By: Ruchita Robinson
Moulding a creative child is possible
You teach your child how to draw a house and make it clear that a house has to have four walls and a roof. Do you know what you are doing with the child? You are limiting his creativity in the box of your own imagination. There are hundreds and thousands of different kinds of houses in the world. Let your child build his own. We are so focused on the final result that we often teach our kids to do the same. When you are looking only at the outcome, you fail to enjoy the beauty of the process that leads to it.
Raising a creative child
Too many rules hinder creativity. One study compared the families of children who were rated among the most creative 5 percent in their school system with those who were not unusually creative. The parents of ordinary children had an average of six rules, like specific schedules for homework and bedtime. Parents of highly creative children had an average of fewer than one rule. If you teach your children to follow a set of rules, it is more likely that they approach problem-solving in the same way. They will either look at how the problem has been solved in the past or try the conventional ways of doing it. Let your child discover his own interests.
Why don't we encourage our kids to be creative? Why can’t we allow them to take risks? The answer is simple -- we fear failure. The society makes norms for success and we follow it. Any deviation from the norm is considered a path to failure. If you take up science at school, you can only become a doctor or an engineer, is what a child is taught. But what if your child wants to become a wildlife biologist or an astronomer?
The first step towards raising a creative child is to back-off. Take a step back and let your child think and make his own decisions. Give them the freedom to discover their interests and encourage them in their natural gifts. Appreciate the child for his creativity We often praise or appreciate the child for the creative work that they have done. If you praise the act of the child opposed to his creativity, the child will always look for your approval or the admiration of the people for the act. For instance, if your child plays Mozart melodies exceptionally well, applaud the child for his creativity and not the tunes that he is playing. This will encourage the child to compose something original.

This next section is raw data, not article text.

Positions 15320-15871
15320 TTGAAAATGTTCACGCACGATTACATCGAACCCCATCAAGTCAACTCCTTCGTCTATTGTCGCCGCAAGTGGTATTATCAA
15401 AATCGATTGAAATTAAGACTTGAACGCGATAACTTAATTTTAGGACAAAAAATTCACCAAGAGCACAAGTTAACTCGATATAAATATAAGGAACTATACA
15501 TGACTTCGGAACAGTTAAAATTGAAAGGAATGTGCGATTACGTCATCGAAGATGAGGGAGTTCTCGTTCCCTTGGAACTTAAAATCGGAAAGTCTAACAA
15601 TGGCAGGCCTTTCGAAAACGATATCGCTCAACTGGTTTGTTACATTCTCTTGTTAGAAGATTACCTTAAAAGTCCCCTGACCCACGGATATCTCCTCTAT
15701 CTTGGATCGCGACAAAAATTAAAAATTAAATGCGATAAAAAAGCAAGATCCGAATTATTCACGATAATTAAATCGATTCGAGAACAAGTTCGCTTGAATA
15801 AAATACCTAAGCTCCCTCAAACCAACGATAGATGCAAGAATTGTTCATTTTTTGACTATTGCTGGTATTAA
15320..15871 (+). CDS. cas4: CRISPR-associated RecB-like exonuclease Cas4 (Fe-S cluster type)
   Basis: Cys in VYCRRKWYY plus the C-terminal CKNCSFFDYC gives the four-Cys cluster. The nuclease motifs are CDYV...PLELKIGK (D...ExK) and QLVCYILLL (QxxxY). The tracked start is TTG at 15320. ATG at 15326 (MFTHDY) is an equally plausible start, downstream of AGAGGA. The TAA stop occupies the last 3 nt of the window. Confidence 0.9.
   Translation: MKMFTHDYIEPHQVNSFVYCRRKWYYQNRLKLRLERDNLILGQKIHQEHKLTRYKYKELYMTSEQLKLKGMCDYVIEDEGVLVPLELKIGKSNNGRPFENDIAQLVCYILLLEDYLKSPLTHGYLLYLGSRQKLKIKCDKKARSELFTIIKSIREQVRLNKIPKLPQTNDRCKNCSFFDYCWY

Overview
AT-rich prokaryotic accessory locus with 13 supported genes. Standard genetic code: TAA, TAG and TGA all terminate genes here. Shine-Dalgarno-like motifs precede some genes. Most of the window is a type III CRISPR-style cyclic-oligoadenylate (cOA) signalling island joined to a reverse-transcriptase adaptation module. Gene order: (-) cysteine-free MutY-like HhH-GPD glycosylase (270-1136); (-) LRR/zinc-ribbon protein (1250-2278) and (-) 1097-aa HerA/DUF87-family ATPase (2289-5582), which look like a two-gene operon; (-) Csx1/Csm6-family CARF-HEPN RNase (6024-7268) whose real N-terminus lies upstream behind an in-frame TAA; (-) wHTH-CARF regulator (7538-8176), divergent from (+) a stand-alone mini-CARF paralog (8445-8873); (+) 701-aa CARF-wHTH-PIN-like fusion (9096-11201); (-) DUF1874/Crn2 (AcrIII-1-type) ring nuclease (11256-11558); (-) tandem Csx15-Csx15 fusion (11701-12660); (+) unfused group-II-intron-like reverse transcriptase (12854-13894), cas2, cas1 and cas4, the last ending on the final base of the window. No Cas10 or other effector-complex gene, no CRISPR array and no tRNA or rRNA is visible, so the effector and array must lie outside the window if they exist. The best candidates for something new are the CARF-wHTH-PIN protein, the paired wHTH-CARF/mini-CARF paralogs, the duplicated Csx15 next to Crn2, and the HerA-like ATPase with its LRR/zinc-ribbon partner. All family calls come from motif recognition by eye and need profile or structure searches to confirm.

The reason most of the child prodigies fail to make a difference in their field of expertise is that they start conforming to the rules set by society. They constantly strive to get appreciated by the people around them. This holds them from being unconventional.
Curiosity, the heart of creativity
If you have spent time with little kids, you would know that their favourite question is a small three letter word called “why”. Young children are full of curiosity and imagination. As we get older, we lose the quality of inquisitiveness. If you want to raise a creative child, preserve his curiosity. It is this curiosity which leads to the greatest inventions and discoveries for the betterment of mankind. After all, creativity does not mean accepting things the way they are meant to be. It’s about asking yourself, how can I make this better.
If your child is trying to solve a riddle, do not teach him the conventional way of doing it. Ask him the different ways in which it can be solved. You can also ask him to come up with his own riddle and share it with his friends. Reasoning with your kids is a good way to encourage creative mindsets. Encourage problem-solving activities The most natural way to inculcate creativity in kids is to involve them in problem-solving activities at home. For instance, if you are finding out ways to recycle the waste in the bin, involve them in the process and ask for their ideas. Let them learn that creativity is a part of their daily life. It is not only being authentic but it also means coming up with something that is useful for all.
Give time for unstructured activities We are often so anxious to raise successful children that we pack their day with tight schedules to make them organised and disciplined for future. It is important to give them time to engage in activities that they choose to do. It might not necessarily be going to a practice session of table tennis but might just be watching light entering through the hole and trying to figure out the particles moving with it or playing with a pile of leaves in the backyard. Children who spend time in unstructured activities get time to use their imagination and creativity.
Boredom leads to daydreaming where the mind wanders and tries to look at things in a different way than you usually do. Studies reveal that boredom sparks creativity. So, let your children enjoy the occasional boredom and unstructured activities that they enjoy. The most interesting thing about creativity is that you cannot program your child to be creative. Creativity is an outcome of intrinsic motivation. It only arises when you find real joy in doing something. Let your child discover his interests, not yours. Help them explore what they love to do and encourage them in their passion to do so.